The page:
Lyn Lifshin
March Street Press
ISBN 1-59661-1421

"it's like tuning into
distant stations. Or
an SOS alert, indelible
as lips or skin. Call
it ESP. If I didn't shudder,
your tango moving
toward me like a
brand, each place your
fingers touched,
indelible, a stain I
can't let fade"

Even the title is ambiguous. I suggest you do not "go into the night
lightly," Lifshin's poems dance us into/with a mad waltz, dipping and
the hesitation step the pauses ignite. Yes. I think of Bukowski, I also
think of Gertrude Stein and the women poets trying to partner, trying
to lead. But in actuality there is no one who writes like Lyn Lifshin.
Maybe a poet has written a few poems that have similar expressions
but there is no one who sustains, has the living focus or experiential
mood in varied effects within so many poems and each poem holds
the moment, provokes eternal, "…like a woman composing her self
like a licorice mare…" Our great grandchildren will be reading her
work. Lifshin parades her self in front of us and we can either accept
or sit on the side lines while she dances without apology:


they must imagine, I
mean even if they'll
never see what's
mysterious as the
mystical. Could
they not wonder
about that bracelet
of dark hair around
the bone. Or even
wonder about hair
around the other bone.
Even married to
Jesus wouldn't
they maybe even
dream what's under
some man's dark
jeans or cotton
as I can't help but
feel the outline
deep in tango,
so close bodies
move as one"

This book is a testament for and far more than any other woman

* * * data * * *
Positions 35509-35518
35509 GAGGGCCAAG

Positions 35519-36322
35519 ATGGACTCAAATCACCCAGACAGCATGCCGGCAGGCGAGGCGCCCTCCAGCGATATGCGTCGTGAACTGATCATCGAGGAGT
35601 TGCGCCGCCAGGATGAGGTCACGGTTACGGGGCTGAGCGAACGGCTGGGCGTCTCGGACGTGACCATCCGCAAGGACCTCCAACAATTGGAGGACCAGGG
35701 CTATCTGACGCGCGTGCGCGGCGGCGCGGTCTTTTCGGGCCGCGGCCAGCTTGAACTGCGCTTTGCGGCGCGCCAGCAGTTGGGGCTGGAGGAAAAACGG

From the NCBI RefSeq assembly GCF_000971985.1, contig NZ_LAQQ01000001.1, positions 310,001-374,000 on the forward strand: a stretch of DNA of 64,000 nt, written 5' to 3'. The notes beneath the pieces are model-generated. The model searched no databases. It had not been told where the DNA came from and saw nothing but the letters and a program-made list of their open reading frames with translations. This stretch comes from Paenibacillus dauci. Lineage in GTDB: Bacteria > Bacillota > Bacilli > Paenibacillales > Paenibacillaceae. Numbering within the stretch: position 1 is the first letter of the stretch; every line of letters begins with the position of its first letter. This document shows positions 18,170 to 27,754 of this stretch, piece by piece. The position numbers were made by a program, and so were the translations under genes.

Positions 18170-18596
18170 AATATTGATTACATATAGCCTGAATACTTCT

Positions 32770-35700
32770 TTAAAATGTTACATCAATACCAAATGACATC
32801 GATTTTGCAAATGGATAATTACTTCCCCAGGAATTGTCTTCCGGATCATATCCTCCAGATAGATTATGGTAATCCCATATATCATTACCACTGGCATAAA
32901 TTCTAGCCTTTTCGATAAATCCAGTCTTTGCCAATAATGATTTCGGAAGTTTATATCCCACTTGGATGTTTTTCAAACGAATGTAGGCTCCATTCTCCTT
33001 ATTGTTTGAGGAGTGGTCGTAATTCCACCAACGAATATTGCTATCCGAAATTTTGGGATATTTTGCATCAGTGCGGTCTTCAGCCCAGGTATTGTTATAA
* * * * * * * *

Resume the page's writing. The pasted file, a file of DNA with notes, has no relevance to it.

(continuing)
writer today she speaks, what we fantasize, think, how we feel,
especially, about freedom of expression without the vulgarities
of being specific:

"water pools in the
roses. My head's
under water in the
rouge blues. So
it's not raining
but it will be. This
blue Friday, a
roach I can't
escape without
a wall of them
burying me"

The first time I read Lyn's work, about five years ago, she sent a
packet of about fifty poems to the Wilderness House Literary Review,
as the poetry editor I was overwhelmed with her prolific writing, her
profound disregard for what anyone thought (?). I loved her poems
immediately. Even though I kept a tight boundary about submissions
and still do, I let Lifshin slid, knowing I might lose her if I didn't give
her free reign. There is no other way to read her work, be open and

allow yourself to be seduced:
"…Years from now,
when the hotel is plowed
and only pieces of stained
drift up when a child
digs in clay. Or maybe
a ruined couch frame.
Or the glass or even
buttons from the coat
of the man who became
more and more confused,
wandered thru others'
bedrooms, dazed in
the lobby will float
past the cash register
and the eerie voice of
the buck-toothed
screeching guest will
echo up from earth,
cut night like an
ambulance siren."

The reader will never regret buying this 286 page book of poems
with a full orchestra playing in the background, twirling you
through the night. Bravo

"about to leap, bite
the neck of her prey,
put everything she has
into him. She is wild to
paralyze him, keep
him as her slave.
Don't call her Jezebel
or Medea, don't
look at her with a
sneer. She's been
waiting. his body a
taunt, a lure. It's
nature, it's not fair.
And even if she has
to die soon after,
she will have him
on the sheets
of paper"

Irene Koronas
Poetry Editor:
Wilderness Literary Review
Ibbetson Street Press